We ended up spending more time than we thought we would (but not more money), and didn’t even get through the whole place. We did discover lots of goodies for the house. Grumbling stomachs decided we were about done with our visit. Instead of heading home for leftovers, we decided to make our trek more of a “trip” and we visited Hartville Kitchen next door for a nice family lunch. The restaurant is part of a huge building that also has a bakery, gift shop and candy store. Lunch was simple fare; I had a chicken salad sandwich which was very good. Of course we stopped for some candy after lunch.

If you find yourself in the area, do plan on stopping in Hartville and enjoy a visit to one or both places I mentioned. You won’t be disappointed.

Back home we unpacked our goodies. We looked at the coat hooks we got for my studio and the crystal knobs we purchased for the half bath cabinet.  I didn’t take a photo, but suffice to say we didn’t like either of our selections so I’ll take them back. Surprisingly the coat hook selection was lacking at Hartville, I will say. I may shop elsewhere for those, or at least get double (one over the other) style hooks instead of the meal looking single hooks.

The drawer pulls for my studio drawers were perfect though. I selected simple Amerock pulls in a oil-rubbed bronze finish. They cost around $4 apiece. My drawer faces are 1.5″ thick so I scrounged up some leftover hardware screws from another project and install the pulls easily. Love them.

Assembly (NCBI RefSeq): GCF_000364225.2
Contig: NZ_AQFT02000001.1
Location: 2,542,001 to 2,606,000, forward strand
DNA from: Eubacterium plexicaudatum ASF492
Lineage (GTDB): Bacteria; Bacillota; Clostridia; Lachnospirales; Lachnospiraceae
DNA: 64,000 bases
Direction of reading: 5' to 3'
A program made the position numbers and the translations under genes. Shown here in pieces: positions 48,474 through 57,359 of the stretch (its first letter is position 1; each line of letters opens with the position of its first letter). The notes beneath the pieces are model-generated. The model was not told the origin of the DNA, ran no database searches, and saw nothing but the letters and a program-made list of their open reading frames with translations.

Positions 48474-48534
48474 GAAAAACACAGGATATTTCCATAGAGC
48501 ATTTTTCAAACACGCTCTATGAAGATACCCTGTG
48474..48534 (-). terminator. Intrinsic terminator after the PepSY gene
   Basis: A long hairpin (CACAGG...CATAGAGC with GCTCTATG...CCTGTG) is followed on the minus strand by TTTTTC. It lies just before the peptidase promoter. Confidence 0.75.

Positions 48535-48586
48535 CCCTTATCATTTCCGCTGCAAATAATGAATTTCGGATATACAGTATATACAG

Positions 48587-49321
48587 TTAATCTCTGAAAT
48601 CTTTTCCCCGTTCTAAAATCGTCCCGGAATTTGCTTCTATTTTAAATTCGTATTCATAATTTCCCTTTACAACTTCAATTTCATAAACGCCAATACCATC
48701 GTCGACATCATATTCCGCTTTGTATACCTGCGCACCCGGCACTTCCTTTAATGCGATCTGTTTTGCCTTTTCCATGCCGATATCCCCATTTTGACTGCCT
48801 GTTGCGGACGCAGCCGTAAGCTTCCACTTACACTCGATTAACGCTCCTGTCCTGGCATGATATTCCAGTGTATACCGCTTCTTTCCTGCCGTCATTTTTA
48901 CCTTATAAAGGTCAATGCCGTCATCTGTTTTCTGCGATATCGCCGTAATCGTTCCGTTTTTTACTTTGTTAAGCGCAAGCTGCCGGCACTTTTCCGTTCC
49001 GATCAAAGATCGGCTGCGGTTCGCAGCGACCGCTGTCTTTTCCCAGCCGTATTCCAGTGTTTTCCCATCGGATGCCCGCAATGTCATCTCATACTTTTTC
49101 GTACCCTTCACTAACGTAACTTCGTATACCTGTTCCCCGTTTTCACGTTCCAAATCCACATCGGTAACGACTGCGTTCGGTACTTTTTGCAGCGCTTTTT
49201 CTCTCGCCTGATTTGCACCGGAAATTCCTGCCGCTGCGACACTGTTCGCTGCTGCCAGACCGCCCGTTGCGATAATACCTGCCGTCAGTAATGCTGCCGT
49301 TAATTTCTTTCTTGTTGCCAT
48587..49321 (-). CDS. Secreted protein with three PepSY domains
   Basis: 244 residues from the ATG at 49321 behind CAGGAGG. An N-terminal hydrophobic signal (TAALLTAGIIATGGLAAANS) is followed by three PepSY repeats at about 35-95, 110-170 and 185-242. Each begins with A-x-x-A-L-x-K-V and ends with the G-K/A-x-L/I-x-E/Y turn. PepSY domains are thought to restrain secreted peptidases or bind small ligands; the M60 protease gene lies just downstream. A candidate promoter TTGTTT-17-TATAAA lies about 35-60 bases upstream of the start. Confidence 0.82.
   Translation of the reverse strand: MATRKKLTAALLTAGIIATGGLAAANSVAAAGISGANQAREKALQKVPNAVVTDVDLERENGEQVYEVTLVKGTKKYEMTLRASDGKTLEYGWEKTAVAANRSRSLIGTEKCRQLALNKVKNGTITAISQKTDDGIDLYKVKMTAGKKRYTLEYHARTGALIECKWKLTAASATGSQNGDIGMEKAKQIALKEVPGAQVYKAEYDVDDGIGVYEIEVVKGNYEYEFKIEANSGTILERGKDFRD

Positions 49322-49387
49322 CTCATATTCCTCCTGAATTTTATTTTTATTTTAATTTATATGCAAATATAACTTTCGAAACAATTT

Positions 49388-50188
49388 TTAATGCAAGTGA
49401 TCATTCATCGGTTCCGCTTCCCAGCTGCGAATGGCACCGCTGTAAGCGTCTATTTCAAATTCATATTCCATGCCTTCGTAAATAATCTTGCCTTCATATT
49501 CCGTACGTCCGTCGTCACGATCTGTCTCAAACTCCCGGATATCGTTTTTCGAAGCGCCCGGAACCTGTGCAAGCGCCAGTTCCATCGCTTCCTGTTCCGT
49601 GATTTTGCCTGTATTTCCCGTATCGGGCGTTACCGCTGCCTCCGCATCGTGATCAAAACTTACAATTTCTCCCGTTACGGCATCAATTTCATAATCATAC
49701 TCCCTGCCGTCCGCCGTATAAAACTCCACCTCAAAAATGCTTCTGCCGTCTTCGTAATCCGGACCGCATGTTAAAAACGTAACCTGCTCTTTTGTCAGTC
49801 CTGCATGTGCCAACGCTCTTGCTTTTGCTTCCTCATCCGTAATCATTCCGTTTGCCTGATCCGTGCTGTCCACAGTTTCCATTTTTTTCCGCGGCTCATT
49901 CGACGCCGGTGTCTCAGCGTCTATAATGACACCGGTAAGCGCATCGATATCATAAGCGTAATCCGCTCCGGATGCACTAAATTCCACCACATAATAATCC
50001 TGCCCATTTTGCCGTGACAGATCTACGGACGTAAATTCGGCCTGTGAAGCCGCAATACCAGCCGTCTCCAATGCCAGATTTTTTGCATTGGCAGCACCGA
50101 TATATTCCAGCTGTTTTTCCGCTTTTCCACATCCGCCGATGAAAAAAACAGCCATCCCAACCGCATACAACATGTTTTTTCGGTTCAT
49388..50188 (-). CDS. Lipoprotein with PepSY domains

Amerock drawer pulls in oil rubbed bronze finish. They hole spacing is 3-3/4".

Amerock drawer pulls in oil rubbed bronze finish. They hole spacing is 3-3/4″. BP29202ORB Conrad is the pull part and name.

The installed drawer pulls look great in my studio, and I don't think they cost a whole lot.

The installed drawer pulls look great in my studio, and I don’t think they cost a whole lot.

Next up I installed a towel bar over my sink in the studio. The part I bought is actually a paper towel holder from Interdesign but for my purposes I’m using it as a towel bar above my sink. The folks at Interdesign do a nice job with the design of their products. The cantilever design of the towel holder is simple and easy to install.

Chrome towel rack. In hindsight I should have mounted it a couple inches lower in case I ever want to put paper towels on it but it'll be fine for a washable towel at this height.

Chrome towel rack. In hindsight I should have mounted it a couple inches lower in case I ever want to put paper towels on it but it’ll be fine for a washable towel at this height.

More interesting though is the dish drying pad we purchased, also from Interdesign. It’s a simple fabric pad that I convinced the wife could replace the bulky, ugly, metal rack she’d been using for the last 14 years. Interdesign is a smaller, local design company and they really thought out of the box with this product. Instead of designing yet another drying rack they analyzed the real problem and solved for that. The result is a machine washable pad that looks great in our modern kitchen and can be easily folded and put in a drawer when company comes over.